Daniel J. Mitchell

Harold Wayne Hadley, Jr., 19, was arrested at a Mississippi junior college after he allegedly wrote a note on a piece of toilet paper on Tuesday, containing the word ‘bomb,’ according to Weirdnews.net. The note prompted 11 emergency agencies to respond to the school, but there was no bomb. Hadley and his family contend that he was only explaining the joy of flatulating in the library. “He was in the restroom doodling on some toilet paper … we are from the country, and he calls passing gas, bombs,” said Hadley’s aunt, who wouldn’t give her name to WDAM. ”[He] put ‘I passed a bomb in the library,’ talking about passing gas, and somebody came in and found it, gave it to a teacher that recognized his hand writing and it blew all out of proportion.” …Hadley was arrested and held on $20,000 bail. If convicted of threatening to blow up the school, he faces 10 years in prison and a $10,000 fine,according to WAPT.

Part of me wants to forgive this example of government excess. After all, we live in a post-Columbine world and I suppose schools have to plan for the worst in case they have unstable Anthony-Weiner-type students.

But then I notice two things in the story that set off alarm bells, beginning with the fact that 11 government agencies responded. If that doesn’t tell you right away that we have too many government bureaucracies and too many bureaucrats with nothing to do, then you must be in a coma.

The other thing I noticed is that a teacher recognized the student’s handwriting. So if that was true, why didn’t someone contact the student before going nuclear on the situation?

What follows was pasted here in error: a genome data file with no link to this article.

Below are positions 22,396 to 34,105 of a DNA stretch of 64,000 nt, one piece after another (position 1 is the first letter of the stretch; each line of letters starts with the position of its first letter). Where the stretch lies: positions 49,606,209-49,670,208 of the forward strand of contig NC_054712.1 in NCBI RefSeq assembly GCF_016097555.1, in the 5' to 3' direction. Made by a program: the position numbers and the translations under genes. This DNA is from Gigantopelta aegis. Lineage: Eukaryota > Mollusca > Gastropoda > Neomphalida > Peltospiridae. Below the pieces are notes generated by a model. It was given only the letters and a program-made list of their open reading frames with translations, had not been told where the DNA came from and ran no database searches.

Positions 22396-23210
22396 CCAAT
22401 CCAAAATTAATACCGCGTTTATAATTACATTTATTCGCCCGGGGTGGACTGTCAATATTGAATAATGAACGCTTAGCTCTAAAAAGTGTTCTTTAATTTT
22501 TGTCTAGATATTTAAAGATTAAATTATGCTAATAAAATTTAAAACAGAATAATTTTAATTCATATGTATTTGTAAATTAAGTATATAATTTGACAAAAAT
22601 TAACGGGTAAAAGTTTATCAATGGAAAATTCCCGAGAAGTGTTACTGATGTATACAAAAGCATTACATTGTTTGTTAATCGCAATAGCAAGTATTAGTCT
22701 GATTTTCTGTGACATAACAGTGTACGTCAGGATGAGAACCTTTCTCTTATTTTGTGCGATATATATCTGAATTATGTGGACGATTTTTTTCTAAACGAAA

Last but not least, let’s look at an example of government misbehavior that defies description.

[A] West Hoke Elementary School student was in her More at Four classroom when a state agent who was inspecting lunch boxes decided that her packed lunch — which consisted of a turkey and cheese sandwich, a banana, apple juice and potato chips — “did not meet U.S. Department of Agriculture guidelines,” the Journal reports. The decision was made under consideration of a regulation put in place by the the Division of Child Development and Early Education at the Department of Health and Human Services, which requires all lunches served in pre-kindergarten programs to meet USDA guidelines. “When home-packed lunches do not include all of the required items, child care providers must supplement them with the missing ones,” the Journal reports. The student’s mother told the Journal she received a note from the school about the incident and was charged $1.25 for the cafeteria tray, from which her daughter only ate three chicken nuggets. …The mother, who was not identified in the report, expressed concern about school officials telling her daughter that she wasn’t “packing her lunch box properly.”

This is downright horrifying, perhaps even more disgusting than any of these stories of government malfeasance and idiocy. Several questions come to mind.

  • Is the bureaucracy so bloated that we have food police in schools?
  • Why is the Department of Agriculture preparing food guidelines?
  • Why is there a Division of Child Development and Early Education
  • More important, why is there a Department of Health and Human Services?
  • When did the nanny state get the power to overrule parents on what kids eat for lunch?
  • And why are pencil-neck bureaucrats in charge of lunch box packing etiquette?

I rarely comment about religion on this blog, but reading this story almost makes me hope there’s no such thing as Heaven. That’s because I would hate to think our Founding Fathers are looking down from above and seeing what has happened to the land of the free and the home of the brave.

P.S. I’ll re-ask the question I posed last year: Why should we ever agree to more taxes when politicians and bureaucrats do such a rotten job with the money we’re already giving them?


Daniel J. Mitchell

Daniel J. Mitchell is a top expert on tax reform and supply-side tax policy at the Cato Institute.